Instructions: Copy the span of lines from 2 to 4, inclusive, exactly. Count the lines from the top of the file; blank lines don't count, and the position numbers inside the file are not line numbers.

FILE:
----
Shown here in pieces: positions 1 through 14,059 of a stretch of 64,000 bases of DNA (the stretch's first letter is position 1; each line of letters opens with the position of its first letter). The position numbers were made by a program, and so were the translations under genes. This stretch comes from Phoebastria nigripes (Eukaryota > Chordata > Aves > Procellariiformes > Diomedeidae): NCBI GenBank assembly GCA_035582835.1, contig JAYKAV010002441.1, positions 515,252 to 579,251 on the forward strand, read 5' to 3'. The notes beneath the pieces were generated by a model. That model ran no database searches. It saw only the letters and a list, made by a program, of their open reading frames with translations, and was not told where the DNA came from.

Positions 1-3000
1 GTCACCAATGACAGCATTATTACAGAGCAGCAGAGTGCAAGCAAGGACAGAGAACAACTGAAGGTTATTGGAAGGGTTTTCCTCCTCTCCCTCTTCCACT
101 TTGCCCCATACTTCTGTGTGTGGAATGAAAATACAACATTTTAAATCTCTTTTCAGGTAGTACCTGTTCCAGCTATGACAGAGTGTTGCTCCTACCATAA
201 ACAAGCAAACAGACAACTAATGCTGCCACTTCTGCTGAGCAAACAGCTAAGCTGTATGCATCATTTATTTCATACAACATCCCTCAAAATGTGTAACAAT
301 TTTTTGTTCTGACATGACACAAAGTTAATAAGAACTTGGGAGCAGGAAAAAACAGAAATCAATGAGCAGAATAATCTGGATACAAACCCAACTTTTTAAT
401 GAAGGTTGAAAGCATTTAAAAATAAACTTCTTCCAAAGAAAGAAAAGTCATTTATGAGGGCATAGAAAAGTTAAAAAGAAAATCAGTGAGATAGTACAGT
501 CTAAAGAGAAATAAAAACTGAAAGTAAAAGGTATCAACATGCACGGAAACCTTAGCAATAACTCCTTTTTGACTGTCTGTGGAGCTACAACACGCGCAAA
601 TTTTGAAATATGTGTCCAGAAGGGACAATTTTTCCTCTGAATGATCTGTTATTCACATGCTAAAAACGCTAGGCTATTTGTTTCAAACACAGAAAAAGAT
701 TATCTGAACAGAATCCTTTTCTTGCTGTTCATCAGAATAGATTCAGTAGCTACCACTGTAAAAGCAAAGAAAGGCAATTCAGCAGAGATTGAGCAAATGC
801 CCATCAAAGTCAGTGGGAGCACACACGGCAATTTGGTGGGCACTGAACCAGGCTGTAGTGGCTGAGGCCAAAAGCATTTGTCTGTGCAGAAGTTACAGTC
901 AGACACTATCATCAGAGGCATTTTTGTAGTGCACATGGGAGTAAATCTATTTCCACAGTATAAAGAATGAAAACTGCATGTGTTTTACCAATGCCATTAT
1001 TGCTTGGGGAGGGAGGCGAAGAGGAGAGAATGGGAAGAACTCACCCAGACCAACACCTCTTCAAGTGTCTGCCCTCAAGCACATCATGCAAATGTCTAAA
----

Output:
Positions 1-3000
1 GTCACCAATGACAGCATTATTACAGAGCAGCAGAGTGCAAGCAAGGACAGAGAACAACTGAAGGTTATTGGAAGGGTTTTCCTCCTCTCCCTCTTCCACT
101 TTGCCCCATACTTCTGTGTGTGGAATGAAAATACAACATTTTAAATCTCTTTTCAGGTAGTACCTGTTCCAGCTATGACAGAGTGTTGCTCCTACCATAA